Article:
Sample Chapter from the book

Chapter 1:   Fear in Her Eyes

“What’s up Mike?” enquired Noel on a grey, but not particularly cold, January afternoon. The year was 2008. In his early thirties, Noel was one of the PE teachers at Gunnersbury School where I also worked. Although I am about twenty years older than my colleague, the two of us still had much in common. Like me, Noel, with blue eyes and of average height, possessed the build of a mid-field footballer, rather than a rugby player. He kept his dark brown hair short. Whilst both of us showed no signs of a receding hairline, mine was a lighter shade of brown and, in contrast, had been greying for several years. Despite that, we shared, in varying degrees, some boyish facial features. As such these probably made us look younger than we actually were – particularly when we were clean shaven – Noel, all of the time; myself, most of the time.

      Much to my relief, another trouble-free sports session had almost finished that Wednesday afternoon. The boys, either fifteen or sixteen years old, had all taken part in their games of football with enthusiasm. More importantly for me – there hadn’t been any injuries. However, it wasn’t just a concern over the welfare of the students that prompted such thoughts. For some time, due to the changing circumstances at home, I avoided hanging around school any longer than absolutely necessary. As we walked back towards the changing rooms Noel could see that I looked troubled; and it didn’t take him too long to work out what was on my mind. “Is it your mum? How is she?” 

      I paused for a second. I wanted to say everything was fine, but that was far from the truth. “No. God knows what state she’s going to be in. I really dread going to the hospital today. I don’t think she’s going to make it.” Noel put his arm around my shoulder and tried his best to provide some reassuring words. A few minutes later, he ordered me, in a nice way, to leave. “Go to the hospital, right now! Don’t worry about the lads. Most of them have already gone home. I’ll stay behind and sort the last few out. Go on, get going and don’t be late!”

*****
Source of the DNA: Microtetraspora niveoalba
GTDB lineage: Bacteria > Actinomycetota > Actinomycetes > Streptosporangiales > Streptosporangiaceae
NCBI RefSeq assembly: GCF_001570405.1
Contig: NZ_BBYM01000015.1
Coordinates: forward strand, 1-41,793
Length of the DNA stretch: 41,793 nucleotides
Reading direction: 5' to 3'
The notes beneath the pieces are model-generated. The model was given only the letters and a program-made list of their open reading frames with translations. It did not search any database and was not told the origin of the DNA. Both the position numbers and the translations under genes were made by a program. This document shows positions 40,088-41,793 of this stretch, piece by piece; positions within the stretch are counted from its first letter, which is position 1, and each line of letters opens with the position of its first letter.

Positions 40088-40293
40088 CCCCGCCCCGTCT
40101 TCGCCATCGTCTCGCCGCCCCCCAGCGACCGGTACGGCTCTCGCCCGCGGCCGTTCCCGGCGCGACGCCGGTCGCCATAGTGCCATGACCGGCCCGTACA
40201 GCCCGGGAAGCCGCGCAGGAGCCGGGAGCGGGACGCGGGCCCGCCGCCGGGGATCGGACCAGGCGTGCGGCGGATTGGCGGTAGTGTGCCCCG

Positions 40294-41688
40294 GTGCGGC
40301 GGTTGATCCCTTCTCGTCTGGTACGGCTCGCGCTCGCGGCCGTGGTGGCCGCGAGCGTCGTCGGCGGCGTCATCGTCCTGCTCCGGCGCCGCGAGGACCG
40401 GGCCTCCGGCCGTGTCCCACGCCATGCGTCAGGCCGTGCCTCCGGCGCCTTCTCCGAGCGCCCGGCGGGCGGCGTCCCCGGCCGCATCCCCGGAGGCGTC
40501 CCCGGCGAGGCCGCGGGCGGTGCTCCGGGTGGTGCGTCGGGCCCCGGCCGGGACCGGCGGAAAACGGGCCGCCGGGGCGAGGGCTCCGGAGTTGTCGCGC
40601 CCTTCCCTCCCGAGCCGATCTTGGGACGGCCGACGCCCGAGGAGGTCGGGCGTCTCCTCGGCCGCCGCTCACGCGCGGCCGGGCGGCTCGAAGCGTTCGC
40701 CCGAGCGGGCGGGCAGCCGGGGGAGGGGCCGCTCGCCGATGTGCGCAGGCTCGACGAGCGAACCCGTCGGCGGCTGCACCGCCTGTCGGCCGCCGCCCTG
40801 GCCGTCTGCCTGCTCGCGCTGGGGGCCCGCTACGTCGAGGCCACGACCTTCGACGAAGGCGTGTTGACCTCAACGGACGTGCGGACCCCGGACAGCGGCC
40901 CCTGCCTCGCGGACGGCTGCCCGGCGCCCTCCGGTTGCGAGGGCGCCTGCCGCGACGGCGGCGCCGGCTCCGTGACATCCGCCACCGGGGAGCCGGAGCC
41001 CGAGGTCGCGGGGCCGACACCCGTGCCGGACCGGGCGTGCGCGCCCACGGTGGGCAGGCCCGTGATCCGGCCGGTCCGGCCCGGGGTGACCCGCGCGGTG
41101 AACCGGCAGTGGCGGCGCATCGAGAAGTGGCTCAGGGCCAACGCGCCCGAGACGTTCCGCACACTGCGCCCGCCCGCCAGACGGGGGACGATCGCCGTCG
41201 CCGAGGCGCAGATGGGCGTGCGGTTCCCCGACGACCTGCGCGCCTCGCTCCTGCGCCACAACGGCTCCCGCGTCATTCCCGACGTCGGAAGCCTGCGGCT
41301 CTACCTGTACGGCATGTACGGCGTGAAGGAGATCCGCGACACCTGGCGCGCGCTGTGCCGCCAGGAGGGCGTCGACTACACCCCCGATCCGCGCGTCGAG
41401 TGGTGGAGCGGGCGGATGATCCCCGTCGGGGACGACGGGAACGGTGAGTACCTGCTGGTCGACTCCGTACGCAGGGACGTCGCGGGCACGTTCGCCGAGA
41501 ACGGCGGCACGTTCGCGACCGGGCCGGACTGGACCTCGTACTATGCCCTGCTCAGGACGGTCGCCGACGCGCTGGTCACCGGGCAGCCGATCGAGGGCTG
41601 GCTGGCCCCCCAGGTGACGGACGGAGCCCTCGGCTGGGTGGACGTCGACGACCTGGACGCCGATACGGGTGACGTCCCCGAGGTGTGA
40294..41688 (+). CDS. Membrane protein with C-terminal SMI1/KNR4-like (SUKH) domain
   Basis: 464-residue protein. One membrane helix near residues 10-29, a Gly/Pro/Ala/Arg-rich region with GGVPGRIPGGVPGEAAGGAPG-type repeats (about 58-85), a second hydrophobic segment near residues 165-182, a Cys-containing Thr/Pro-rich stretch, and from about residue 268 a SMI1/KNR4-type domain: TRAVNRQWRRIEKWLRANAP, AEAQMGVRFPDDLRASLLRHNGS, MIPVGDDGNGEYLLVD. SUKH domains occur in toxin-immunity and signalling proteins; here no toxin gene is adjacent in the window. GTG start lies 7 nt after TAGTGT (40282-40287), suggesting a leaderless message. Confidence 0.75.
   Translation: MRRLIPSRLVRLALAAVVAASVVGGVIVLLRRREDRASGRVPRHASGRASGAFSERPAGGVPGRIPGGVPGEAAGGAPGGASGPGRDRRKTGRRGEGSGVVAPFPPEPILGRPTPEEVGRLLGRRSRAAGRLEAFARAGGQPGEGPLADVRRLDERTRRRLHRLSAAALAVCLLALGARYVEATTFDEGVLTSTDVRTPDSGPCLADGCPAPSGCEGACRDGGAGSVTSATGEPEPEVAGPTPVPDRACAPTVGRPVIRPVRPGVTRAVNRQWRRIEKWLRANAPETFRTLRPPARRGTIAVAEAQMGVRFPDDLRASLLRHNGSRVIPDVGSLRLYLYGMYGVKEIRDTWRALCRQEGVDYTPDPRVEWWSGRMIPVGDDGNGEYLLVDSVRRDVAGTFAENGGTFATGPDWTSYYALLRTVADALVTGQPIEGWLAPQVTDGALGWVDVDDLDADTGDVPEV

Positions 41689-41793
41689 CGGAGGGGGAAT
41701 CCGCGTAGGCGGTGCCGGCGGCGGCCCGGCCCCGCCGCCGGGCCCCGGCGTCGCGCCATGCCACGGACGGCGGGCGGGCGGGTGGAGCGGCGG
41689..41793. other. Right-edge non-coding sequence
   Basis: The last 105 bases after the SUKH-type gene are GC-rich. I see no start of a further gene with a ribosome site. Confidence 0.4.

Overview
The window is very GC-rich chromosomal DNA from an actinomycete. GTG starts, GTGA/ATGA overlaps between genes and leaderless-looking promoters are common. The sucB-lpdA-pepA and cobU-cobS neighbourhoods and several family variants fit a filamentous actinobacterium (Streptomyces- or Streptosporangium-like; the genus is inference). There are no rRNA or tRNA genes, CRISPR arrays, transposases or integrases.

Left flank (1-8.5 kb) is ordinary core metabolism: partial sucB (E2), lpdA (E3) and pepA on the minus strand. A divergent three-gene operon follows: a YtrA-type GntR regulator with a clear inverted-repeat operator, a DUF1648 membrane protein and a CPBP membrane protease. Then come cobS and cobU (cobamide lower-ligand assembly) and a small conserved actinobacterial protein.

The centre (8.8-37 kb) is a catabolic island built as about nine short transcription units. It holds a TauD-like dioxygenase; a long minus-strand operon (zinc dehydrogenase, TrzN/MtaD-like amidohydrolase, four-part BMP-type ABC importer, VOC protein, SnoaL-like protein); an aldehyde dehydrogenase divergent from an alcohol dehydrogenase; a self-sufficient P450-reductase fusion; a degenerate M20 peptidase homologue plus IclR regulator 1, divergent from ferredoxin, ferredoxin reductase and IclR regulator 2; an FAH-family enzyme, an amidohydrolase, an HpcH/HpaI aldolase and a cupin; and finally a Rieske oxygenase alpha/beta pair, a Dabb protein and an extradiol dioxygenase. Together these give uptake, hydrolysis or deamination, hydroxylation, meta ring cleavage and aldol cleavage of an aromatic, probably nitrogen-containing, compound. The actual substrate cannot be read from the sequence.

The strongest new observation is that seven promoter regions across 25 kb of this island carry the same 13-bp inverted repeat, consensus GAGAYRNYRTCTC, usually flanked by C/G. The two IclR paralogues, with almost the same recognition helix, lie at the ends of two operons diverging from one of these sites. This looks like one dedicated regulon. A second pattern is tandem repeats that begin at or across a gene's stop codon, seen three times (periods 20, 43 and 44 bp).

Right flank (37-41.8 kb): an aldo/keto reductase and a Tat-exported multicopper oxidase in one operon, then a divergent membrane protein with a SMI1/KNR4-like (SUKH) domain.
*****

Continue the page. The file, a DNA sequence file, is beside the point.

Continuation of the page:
It is quite normal for PE staff to be delayed at the sports field beyond normal working hours, but once again, thanks to help from Noel and other colleagues, I was able to leave on time for what had become a daily trip to the local hospital, west of London. As I left, Noel promised to say a prayer for my mother. That, at least, was comforting, as I knew he was sincere.

      The teachers at Gunnersbury School had been helpful in that way. This extended right up to the Head Teacher, John Heffernan, who had always been willing to reduce my teaching commitments as my responsibilities at home grew. The Head made a point of not spending all his time on tedious paperwork and was often seen patrolling the school during any breaks, either along the corridors or outside in the playground. Sometimes his short grey hair would be covered by a trilby, on other occasions a white panama hat, depending on the season.  Encouraging the boys to tuck in their shirts or not to be late for their next lesson, his accessibility often provided me with opportunities to discuss timetable changes or any other issue on an informal basis outside his office.

      A few years earlier my teaching commitments had added up to about three quarters of a full timetable when combined with the extra hours at another school, St Mark’s, and the University of Westminster. But then as the years passed, and with it the ability of my mother to cope on her own, so the hours were further cut. In 2006 I had to give up the University post.  By the start of the new academic year of 2007, I was down to about one third of a normal timetable.  Such reductions greatly helped, but there was an inevitable time lag before they could be implemented. Consequently, the hours agreed with Roger and Andy, the two senior staff entrusted to complete the timetable, in addition to teaching History and English respectively, always seemed to be pretty much obsolete by the time the new term had started in September. And yet, when reflecting on Mum’s increasing need for help, they probably would have been perfect for the previous year. Mum’s condition was deteriorating, not rapidly, but fast enough to render any forward planning as likely to be flawed.  My mother, Renza Fassio, was suffering from dementia. Quite some time before that Wednesday afternoon games lesson of the 16th of January, 2008, she had already reached the final stage of the illness.